Any time we go through a genuine crisis, our intimate relationships with other people - your spouse or sweetheart, children, family and friends - are affected. Whether those relationships help us through the crisis or, instead, go down in flames depends on a host of factors, most of which are within our control.
People in crisis find it difficult to socialize with others, difficult to concentrate and difficult to have any get-up-and-go. Even small tasks or chores feel overwhelming and hard to complete. Libido diminishes considerably, and emotions other than depression or anxiety feel blunted and difficult to access. Normal things that have brought pleasure in the past - watching a movie, going out on the town, dancing, sports, sex and so on - no longer feel pleasurable or interesting. And some people have mood spirals, where their depression or anxiety keeps spiraling downward, and they get lower and more agitated and then even lower and even more agitated.
A crisis strains a relationship. A person in crisis is likely to be morose, pessimistic, hopeless, sad, anxious, fatigued and less fun to be around. People in crisis typically complain a lot. They say negative things about what's wrong with their lives, their work, their families, their partners and with the world. They often have flat emotions, withdraw from their vital relationships and are prone to saying or doing things that are insensitive, hostile, angry or uncaring.
It is hard to feel loving to someone who is giving very little back. It is hard to feel connected to someone who is withdrawn, angry, impatient, negative or simply not present. This is profoundly multiplied if both people in a relationship are going through a crisis together and neither of them have a whole lot to give to each other.
Here's what you can do to keep your relationship intact while one or both of you are going through a crisis:
• Affectionate touch is the one thing you can't let slide. Touch grounds us and keeps us connected to each other. Whether it's through cuddling, holding hands, hugging or just sitting next to each other, staying in touch is vital to keeping a relationship connected through hard times. It's also wonderfully comforting to be held.
• Develop good control over your words and actions toward others. Don't take your anger or irritation out on your intimate partner, your children or other people. It will not help you to push other people away.
• Make yourself go out and play together occasionally. As counterintuitive as it sounds, play and having fun reduce despair and remind us that we're still alive. They also keep us connected, knowing that someone is here with us through the hard times.
• Buy yourselves something you've been wanting and would enjoy.
• Create a list of goals and interests you wish to experience, achieve, accomplish or try together.
• Dress up occasionally. Put something on that makes you feel good.
• Take turns asking each other and listen to the answers: What losses are you grieving? What are you depressed about? What are you anxious about? How angry are you? How do you envision reducing these emotions so you can feel better? What helps you stay connected? How would you like me to nurture or take care of you?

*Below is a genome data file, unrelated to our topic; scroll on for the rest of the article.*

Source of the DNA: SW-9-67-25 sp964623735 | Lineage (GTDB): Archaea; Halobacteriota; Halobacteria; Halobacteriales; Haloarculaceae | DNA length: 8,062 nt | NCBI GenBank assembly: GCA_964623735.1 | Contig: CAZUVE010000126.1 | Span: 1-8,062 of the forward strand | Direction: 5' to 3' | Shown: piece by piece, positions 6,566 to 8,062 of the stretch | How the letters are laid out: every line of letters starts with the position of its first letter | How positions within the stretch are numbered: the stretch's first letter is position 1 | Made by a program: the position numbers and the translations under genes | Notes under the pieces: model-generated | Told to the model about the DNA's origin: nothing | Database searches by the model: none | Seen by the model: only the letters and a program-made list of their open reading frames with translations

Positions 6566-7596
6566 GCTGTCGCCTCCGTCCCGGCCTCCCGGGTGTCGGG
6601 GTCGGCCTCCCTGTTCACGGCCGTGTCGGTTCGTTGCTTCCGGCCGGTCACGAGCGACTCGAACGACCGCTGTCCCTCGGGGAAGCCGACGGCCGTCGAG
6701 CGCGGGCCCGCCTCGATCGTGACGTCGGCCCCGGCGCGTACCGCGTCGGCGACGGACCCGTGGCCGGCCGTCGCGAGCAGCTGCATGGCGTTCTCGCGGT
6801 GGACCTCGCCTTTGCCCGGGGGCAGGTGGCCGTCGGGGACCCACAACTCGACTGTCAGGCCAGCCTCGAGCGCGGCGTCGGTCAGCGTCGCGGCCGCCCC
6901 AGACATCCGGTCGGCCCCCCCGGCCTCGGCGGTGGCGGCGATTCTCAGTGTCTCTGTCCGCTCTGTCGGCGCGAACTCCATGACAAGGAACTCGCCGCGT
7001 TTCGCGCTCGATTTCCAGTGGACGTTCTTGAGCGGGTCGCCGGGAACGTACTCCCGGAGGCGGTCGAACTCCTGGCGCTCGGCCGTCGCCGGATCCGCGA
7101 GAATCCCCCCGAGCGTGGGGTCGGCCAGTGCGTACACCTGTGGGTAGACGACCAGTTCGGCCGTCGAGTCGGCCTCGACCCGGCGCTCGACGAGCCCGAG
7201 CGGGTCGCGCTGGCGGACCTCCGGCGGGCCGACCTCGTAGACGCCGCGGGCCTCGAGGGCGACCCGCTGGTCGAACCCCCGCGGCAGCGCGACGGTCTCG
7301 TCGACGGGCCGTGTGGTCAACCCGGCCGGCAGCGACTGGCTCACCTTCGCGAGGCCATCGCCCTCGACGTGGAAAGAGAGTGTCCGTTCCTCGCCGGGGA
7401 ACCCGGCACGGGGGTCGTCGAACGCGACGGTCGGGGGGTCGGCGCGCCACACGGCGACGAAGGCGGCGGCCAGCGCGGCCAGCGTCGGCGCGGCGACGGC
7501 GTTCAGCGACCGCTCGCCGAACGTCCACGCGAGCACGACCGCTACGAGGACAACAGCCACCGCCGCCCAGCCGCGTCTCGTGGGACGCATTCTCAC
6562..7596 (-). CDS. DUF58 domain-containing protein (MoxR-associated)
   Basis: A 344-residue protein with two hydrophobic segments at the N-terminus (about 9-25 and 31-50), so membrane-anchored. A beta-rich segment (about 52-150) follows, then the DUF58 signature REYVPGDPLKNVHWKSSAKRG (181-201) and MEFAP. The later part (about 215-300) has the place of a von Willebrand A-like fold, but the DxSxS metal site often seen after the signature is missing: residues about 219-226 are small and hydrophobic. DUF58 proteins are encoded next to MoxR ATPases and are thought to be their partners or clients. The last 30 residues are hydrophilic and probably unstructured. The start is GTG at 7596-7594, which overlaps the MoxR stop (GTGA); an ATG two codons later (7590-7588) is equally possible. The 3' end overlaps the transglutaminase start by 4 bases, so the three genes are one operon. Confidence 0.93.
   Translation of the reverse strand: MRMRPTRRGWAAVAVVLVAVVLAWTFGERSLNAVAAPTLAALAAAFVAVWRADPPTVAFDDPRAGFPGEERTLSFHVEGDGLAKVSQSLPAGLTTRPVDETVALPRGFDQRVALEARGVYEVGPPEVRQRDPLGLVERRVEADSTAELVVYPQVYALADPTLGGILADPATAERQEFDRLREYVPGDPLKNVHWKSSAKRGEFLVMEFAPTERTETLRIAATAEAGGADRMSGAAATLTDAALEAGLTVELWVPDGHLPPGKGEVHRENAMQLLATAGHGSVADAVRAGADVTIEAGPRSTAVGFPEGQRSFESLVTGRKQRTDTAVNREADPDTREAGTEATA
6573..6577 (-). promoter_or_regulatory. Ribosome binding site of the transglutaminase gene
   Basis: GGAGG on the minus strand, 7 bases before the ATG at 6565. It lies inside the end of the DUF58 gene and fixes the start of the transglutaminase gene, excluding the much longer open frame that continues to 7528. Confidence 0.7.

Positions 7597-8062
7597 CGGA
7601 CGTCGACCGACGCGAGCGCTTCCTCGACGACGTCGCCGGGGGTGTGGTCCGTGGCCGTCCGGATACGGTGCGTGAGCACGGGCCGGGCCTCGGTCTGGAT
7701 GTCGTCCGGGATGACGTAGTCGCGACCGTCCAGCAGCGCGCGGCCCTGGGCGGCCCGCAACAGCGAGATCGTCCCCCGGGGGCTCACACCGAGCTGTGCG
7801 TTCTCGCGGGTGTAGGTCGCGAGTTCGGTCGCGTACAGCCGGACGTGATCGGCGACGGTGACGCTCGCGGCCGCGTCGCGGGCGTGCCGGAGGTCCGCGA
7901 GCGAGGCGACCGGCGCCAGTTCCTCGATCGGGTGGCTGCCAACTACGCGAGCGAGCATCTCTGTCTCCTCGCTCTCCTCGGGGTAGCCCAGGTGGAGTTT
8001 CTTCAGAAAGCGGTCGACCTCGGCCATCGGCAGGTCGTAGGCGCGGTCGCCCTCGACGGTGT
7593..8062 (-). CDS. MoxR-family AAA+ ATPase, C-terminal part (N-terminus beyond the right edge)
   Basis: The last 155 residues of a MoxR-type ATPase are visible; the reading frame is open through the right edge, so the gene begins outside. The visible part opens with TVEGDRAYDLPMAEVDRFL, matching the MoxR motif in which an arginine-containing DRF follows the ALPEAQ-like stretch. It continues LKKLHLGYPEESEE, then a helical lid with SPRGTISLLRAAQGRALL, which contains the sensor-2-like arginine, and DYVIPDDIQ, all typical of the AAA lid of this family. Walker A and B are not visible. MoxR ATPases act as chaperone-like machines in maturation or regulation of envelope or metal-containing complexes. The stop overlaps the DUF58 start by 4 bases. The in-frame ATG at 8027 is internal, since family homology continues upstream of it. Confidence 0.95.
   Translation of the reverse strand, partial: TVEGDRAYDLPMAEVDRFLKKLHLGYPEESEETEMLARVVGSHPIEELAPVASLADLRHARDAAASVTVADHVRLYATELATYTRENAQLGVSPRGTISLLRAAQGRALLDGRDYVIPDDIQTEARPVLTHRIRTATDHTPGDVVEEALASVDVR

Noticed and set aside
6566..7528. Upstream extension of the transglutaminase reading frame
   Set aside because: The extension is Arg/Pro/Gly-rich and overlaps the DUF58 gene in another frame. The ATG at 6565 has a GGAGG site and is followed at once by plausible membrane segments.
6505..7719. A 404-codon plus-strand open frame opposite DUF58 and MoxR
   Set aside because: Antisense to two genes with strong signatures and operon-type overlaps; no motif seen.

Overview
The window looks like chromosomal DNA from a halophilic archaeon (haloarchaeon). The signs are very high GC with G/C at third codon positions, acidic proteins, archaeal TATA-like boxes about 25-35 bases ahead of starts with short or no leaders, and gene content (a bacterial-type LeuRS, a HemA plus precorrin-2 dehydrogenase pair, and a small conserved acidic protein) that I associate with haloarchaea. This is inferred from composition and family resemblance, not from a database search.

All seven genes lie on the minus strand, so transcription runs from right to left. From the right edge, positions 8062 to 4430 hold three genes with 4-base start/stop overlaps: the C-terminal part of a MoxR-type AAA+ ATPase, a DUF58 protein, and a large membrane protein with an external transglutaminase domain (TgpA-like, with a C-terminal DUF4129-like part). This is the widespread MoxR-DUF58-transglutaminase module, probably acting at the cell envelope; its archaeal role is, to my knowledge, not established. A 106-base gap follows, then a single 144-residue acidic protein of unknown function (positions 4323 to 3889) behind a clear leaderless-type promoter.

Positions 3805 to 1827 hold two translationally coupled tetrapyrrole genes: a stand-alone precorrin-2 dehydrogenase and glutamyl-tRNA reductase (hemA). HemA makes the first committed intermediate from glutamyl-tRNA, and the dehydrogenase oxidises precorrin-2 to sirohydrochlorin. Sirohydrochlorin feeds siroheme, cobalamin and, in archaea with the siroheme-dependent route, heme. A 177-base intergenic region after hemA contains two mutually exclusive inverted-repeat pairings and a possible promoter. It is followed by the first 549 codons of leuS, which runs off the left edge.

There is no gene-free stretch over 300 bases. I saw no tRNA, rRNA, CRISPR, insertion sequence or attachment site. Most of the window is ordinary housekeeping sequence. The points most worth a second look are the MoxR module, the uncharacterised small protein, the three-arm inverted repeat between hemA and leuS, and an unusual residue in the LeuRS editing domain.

• Get out in the sunlight as much as possible. If you must be indoors, sit near a window and use full-spectrum light bulbs.
• Make yourselves be physically active. Motion aids emotion.
• Look beyond your current feelings. Tell yourself: "I'm more than these emotions, more than this setback or loss. I'm not going to let these things define me, ruin my life or destroy my relationship."
• Spend time with a pet.
Try the following communication exercise with each other, stimulated by author Nathaniel Branden. Take turns answering these questions, and answer each question thoroughly:
I feel most connected with you when ...
You cold help me to talk about my feelings more if you would ...
If I were more willing to expose how vulnerable I feel ...
If I brought 5 percent more friendliness to my encounters with you ...
If I were 5 percent more open to hearing your feelings ...
If I were 5 percent more responsive to your needs ...
When I get withdrawn, you could pull me back by ...
I love that you ...
I love that we ...
See if you can find a greater meaning in your loss.
Eliminate sugar, caffeine and junk food and limit your intake of alcohol. You want to get through this, not numb it so that it stays buried just below the surface.
Get help from a psychotherapist and/or a marriage and family therapist. Grieving, depression and anxiety are all highly treatable.
Tell your partner what you like about him or her, love about him or her, admire or respect about him or her and cherish about him or her.
Neil Rosenthal is a licensed marriage and family therapist in Westminster and Boulder, Colorado. His column is in its 20th year of publication and is syndicated around the world. You can reach him at 303-758-8777, or email him through his website: www.heartrelationships.com.